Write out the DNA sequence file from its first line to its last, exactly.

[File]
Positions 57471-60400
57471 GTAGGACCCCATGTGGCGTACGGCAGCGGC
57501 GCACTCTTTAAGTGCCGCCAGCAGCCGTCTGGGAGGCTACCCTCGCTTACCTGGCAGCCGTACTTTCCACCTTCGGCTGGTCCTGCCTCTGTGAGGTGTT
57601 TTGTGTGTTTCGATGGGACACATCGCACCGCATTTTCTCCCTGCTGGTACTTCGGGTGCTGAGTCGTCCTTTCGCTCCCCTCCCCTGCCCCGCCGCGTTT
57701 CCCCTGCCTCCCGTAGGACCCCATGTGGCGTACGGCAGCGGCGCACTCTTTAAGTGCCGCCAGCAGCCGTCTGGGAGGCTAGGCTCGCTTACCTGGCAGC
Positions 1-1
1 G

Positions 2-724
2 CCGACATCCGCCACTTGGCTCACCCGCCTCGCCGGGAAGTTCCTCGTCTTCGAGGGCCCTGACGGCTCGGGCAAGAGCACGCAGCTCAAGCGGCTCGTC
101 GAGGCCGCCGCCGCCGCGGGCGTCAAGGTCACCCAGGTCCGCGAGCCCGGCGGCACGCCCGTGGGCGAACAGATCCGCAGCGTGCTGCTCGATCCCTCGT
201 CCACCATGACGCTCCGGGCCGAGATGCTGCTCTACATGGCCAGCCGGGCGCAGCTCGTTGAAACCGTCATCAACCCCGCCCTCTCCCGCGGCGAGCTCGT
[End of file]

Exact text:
Positions 57471-60400
57471 GTAGGACCCCATGTGGCGTACGGCAGCGGC
57501 GCACTCTTTAAGTGCCGCCAGCAGCCGTCTGGGAGGCTACCCTCGCTTACCTGGCAGCCGTACTTTCCACCTTCGGCTGGTCCTGCCTCTGTGAGGTGTT
57601 TTGTGTGTTTCGATGGGACACATCGCACCGCATTTTCTCCCTGCTGGTACTTCGGGTGCTGAGTCGTCCTTTCGCTCCCCTCCCCTGCCCCGCCGCGTTT
57701 CCCCTGCCTCCCGTAGGACCCCATGTGGCGTACGGCAGCGGCGCACTCTTTAAGTGCCGCCAGCAGCCGTCTGGGAGGCTAGGCTCGCTTACCTGGCAGC
Positions 1-1
1 G

Positions 2-724
2 CCGACATCCGCCACTTGGCTCACCCGCCTCGCCGGGAAGTTCCTCGTCTTCGAGGGCCCTGACGGCTCGGGCAAGAGCACGCAGCTCAAGCGGCTCGTC
101 GAGGCCGCCGCCGCCGCGGGCGTCAAGGTCACCCAGGTCCGCGAGCCCGGCGGCACGCCCGTGGGCGAACAGATCCGCAGCGTGCTGCTCGATCCCTCGT
201 CCACCATGACGCTCCGGGCCGAGATGCTGCTCTACATGGCCAGCCGGGCGCAGCTCGTTGAAACCGTCATCAACCCCGCCCTCTCCCGCGGCGAGCTCGT